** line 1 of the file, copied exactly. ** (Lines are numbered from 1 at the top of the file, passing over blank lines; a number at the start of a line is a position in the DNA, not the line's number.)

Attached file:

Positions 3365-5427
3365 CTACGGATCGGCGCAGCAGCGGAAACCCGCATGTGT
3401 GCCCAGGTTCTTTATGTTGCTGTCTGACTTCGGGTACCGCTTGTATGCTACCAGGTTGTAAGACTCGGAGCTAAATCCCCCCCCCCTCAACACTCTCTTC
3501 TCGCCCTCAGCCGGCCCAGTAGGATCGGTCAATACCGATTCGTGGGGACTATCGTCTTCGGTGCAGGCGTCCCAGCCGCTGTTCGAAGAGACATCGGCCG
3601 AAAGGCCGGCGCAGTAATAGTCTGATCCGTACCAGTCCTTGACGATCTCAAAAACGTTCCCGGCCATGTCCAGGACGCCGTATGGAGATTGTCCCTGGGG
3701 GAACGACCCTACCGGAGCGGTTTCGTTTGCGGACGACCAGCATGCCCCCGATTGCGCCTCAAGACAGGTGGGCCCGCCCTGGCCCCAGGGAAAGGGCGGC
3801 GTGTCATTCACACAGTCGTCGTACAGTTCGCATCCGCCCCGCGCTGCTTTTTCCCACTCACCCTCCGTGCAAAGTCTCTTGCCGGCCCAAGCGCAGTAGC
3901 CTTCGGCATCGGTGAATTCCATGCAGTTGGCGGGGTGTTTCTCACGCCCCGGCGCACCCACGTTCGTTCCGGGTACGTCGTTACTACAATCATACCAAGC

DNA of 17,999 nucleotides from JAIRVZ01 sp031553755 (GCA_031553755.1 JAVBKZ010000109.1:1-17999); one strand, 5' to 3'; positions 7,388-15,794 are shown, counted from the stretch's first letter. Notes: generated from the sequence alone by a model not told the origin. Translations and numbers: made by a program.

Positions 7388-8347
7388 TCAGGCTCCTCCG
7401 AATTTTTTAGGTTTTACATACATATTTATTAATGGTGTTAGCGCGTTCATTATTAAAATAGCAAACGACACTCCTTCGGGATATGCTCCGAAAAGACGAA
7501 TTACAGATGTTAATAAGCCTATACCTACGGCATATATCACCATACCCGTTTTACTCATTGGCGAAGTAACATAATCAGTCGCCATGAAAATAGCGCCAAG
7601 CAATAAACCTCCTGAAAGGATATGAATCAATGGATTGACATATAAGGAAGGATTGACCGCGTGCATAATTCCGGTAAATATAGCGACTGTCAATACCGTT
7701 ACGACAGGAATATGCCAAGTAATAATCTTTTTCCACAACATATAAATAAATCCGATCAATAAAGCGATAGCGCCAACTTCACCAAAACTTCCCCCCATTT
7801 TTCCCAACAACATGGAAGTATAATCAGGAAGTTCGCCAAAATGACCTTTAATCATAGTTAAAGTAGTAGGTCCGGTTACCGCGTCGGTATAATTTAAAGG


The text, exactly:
Positions 3365-5427